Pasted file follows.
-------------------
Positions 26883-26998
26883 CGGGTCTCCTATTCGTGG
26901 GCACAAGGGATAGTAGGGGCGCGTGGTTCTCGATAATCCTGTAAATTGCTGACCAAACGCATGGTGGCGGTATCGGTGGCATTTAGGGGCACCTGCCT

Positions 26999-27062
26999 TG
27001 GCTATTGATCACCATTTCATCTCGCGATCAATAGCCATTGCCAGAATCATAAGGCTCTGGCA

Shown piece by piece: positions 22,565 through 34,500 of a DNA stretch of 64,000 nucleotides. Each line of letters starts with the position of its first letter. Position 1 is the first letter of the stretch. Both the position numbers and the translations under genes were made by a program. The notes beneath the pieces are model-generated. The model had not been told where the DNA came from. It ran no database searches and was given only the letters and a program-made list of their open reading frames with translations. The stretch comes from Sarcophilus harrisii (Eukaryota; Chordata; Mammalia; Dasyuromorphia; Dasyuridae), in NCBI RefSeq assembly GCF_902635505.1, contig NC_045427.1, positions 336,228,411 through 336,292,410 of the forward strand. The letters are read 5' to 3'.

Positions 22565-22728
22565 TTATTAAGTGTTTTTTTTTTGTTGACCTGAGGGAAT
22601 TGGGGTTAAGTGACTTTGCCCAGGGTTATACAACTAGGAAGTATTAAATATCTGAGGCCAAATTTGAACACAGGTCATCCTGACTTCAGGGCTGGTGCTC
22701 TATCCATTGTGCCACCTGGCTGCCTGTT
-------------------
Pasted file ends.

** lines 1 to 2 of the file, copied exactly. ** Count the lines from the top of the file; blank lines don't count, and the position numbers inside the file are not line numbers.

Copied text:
Positions 26883-26998
26883 CGGGTCTCCTATTCGTGG